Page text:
1994—In the face of her manifestly terrible record, the Senate, by a vote of 61 to 37, confirms President Clinton’s nomination of Florida chief justice Rosemary Barkett (recognize the name yet?) to the Eleventh Circuit. Barkett wins high praise from Senate Democrats—for example, Teddy Kennedy labels her an “outstanding jurist”—and Robert Byrd is the only Democrat to vote against her.

1999—By a vote of 4 to 3, the Ohio Supreme Court (in Johnson v. BP Chemicals) rules that the state workers’ compensation law violates a state constitutional provision supposedly requiring that laws “further the ‘comfort, health, safety, and general welfare of all employees.’” But as Justice Deborah L. Cook, in dissent, points out, the constitutional provision, which was adopted in response to claims that the legislature did not have authority to legislate minimum wages, provides only that “[l]aws may be passed fixing and regulating the hours of labor, establishing a minimum wage, and providing for the comfort, health, safety, or general welfare of all employees.” Cook nicely summarizes the broader problem with judicial activism: “When judges declare governmental actions unconstitutional based upon a personal distaste for the policies adopted through the legislative process, we cease to be governed by democracy.”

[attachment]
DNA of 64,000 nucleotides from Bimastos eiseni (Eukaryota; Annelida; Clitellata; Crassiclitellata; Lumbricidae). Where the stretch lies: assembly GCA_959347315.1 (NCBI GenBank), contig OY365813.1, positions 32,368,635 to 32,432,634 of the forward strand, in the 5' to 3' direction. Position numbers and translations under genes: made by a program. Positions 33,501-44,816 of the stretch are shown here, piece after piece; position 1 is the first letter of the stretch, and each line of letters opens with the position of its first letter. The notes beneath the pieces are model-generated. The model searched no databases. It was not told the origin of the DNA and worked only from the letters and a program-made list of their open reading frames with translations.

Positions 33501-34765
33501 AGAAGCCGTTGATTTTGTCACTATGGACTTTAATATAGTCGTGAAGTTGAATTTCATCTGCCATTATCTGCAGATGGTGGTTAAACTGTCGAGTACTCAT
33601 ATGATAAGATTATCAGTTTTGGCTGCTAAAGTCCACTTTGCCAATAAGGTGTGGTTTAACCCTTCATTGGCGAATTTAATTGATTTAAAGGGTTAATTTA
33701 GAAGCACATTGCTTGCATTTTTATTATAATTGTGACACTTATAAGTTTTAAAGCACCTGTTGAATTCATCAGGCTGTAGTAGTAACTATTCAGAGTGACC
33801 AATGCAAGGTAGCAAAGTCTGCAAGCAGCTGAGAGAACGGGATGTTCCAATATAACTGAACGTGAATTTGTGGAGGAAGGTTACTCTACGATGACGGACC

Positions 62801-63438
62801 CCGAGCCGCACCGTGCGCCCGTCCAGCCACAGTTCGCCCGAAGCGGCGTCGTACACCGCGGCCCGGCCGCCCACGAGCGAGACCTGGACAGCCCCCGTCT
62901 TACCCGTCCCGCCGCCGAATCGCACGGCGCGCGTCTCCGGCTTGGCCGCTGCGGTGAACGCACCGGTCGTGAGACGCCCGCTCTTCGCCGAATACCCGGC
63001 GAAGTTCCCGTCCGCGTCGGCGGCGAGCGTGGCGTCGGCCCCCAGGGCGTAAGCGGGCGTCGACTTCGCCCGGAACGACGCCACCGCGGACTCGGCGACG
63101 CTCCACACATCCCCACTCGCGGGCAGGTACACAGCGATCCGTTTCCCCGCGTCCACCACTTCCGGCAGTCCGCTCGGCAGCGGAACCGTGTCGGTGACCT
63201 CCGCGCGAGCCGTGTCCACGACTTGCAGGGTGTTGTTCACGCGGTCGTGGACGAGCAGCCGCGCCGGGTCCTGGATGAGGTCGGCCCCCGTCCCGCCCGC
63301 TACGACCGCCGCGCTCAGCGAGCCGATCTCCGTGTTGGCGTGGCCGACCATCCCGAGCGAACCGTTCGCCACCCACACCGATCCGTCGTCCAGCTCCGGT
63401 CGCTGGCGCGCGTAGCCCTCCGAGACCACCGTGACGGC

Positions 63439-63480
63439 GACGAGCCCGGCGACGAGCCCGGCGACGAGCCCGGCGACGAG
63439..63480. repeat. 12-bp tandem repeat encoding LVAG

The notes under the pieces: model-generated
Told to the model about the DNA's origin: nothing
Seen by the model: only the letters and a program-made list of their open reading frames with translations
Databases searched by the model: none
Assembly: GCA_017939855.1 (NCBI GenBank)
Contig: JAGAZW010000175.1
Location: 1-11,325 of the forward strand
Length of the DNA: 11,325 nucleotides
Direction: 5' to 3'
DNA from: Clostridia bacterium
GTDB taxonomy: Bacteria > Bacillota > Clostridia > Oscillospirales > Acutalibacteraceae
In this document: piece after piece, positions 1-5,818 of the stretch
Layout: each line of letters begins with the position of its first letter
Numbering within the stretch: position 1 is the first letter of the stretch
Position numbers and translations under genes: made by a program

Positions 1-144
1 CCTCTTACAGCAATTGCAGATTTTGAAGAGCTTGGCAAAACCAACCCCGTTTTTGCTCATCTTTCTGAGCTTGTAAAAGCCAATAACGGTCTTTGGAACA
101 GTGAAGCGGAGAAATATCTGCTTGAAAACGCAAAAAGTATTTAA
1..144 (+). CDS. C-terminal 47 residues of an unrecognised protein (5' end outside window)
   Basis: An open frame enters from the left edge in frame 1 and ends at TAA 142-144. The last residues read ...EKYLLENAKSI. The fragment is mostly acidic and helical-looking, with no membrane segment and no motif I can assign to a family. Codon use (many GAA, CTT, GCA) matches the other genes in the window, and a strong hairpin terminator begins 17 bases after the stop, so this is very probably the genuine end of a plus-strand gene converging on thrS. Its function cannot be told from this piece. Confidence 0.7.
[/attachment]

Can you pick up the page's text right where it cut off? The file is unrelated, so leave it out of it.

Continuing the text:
Law & the Courts

This Day in Liberal Judicial Activism—April 13

(Pixabay)

2001—Judge Rosemary Barkett issues a solo dissent from the Eleventh Circuit’s denial of rehearing en banc of a panel decision in Chandler v. Siegelman. The panel, setting forth the complementary principles that public schools may neither sponsor nor censor student prayer, overturned a district court injunction barring a school from (as the panel put it) “‘permitting’ students to speak religiously in any sort of public context.” Barkett asserts that the district court injunction properly barred “public student prayer.”

Law & the Courts

Federal Judge Decries ‘Third Great Assault on Our Judiciary’